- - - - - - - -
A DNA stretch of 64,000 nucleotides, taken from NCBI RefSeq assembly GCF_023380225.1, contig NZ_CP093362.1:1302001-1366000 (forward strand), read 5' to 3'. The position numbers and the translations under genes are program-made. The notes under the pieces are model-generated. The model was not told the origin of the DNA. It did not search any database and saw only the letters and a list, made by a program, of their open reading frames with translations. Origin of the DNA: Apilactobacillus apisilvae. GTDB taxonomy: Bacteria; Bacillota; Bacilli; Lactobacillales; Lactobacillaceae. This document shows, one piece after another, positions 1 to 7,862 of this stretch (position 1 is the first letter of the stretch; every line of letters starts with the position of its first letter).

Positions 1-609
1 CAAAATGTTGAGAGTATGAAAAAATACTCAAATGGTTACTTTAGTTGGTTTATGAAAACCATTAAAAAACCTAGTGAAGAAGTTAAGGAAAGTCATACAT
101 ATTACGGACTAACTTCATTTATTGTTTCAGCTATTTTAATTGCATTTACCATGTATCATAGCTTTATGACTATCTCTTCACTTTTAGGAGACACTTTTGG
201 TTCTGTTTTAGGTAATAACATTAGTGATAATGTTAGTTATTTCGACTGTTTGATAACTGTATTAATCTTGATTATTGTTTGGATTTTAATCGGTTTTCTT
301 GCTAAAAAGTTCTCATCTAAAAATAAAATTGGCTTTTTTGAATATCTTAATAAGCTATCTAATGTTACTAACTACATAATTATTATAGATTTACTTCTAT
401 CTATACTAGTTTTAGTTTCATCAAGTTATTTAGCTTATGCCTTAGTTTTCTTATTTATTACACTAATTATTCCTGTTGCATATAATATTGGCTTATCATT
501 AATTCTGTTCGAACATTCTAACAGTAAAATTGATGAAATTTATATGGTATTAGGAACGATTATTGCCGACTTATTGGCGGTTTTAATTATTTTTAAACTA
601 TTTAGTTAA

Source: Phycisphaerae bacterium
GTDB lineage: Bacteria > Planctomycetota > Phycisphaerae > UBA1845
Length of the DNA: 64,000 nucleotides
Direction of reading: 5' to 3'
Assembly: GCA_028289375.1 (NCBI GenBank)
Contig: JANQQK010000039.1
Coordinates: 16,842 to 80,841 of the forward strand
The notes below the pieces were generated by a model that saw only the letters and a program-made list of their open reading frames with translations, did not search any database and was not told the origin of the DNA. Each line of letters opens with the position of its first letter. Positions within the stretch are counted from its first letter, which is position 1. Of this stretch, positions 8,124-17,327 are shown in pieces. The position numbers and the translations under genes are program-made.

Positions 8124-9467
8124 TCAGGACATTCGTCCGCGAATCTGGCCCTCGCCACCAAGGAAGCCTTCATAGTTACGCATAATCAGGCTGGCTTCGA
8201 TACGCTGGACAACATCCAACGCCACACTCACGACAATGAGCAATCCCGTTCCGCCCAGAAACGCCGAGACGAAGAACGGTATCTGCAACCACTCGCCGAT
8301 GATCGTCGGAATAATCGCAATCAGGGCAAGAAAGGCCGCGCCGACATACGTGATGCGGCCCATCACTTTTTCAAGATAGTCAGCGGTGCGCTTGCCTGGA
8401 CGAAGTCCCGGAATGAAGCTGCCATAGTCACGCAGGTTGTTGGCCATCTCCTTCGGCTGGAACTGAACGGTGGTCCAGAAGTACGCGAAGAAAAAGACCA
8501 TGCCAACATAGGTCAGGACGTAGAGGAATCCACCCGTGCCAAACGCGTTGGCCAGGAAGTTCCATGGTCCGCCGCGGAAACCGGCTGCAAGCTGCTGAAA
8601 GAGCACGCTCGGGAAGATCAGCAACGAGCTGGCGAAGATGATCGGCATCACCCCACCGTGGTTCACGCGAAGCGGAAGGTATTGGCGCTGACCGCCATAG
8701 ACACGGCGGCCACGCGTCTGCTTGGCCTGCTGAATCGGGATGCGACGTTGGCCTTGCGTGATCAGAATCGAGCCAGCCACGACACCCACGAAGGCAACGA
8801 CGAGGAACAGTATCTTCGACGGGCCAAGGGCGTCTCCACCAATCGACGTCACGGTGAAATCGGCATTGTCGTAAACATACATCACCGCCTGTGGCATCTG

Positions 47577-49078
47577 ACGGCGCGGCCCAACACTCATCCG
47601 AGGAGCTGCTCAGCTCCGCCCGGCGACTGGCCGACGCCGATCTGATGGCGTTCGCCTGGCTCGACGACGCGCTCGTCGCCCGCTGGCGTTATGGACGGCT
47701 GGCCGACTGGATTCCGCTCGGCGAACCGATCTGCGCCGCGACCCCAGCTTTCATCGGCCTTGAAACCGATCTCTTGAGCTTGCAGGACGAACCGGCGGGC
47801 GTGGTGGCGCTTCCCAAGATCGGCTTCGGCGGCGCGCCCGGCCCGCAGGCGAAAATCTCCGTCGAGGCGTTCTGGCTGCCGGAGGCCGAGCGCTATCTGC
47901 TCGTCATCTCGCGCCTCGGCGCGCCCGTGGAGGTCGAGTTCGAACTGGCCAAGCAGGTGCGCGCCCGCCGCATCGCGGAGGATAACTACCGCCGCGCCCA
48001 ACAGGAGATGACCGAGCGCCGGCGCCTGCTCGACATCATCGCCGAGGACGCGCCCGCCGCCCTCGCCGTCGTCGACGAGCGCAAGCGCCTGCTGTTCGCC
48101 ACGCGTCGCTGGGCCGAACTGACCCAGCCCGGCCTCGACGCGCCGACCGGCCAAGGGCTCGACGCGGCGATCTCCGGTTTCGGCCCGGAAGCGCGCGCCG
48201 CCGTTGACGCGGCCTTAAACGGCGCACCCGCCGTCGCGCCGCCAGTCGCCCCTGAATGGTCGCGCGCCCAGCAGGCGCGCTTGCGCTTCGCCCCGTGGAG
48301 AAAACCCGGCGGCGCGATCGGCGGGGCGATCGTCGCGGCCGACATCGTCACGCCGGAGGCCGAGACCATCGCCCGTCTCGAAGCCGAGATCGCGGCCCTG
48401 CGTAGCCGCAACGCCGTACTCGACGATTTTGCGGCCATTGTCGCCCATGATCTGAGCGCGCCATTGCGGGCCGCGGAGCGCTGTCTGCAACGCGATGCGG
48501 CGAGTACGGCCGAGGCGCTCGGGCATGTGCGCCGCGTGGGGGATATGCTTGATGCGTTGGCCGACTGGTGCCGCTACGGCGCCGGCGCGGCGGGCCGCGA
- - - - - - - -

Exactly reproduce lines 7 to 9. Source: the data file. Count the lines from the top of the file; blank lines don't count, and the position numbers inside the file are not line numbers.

401 CTATACTAGTTTTAGTTTCATCAAGTTATTTAGCTTATGCCTTAGTTTTCTTATTTATTACACTAATTATTCCTGTTGCATATAATATTGGCTTATCATT
501 AATTCTGTTCGAACATTCTAACAGTAAAATTGATGAAATTTATATGGTATTAGGAACGATTATTGCCGACTTATTGGCGGTTTTAATTATTTTTAAACTA
601 TTTAGTTAA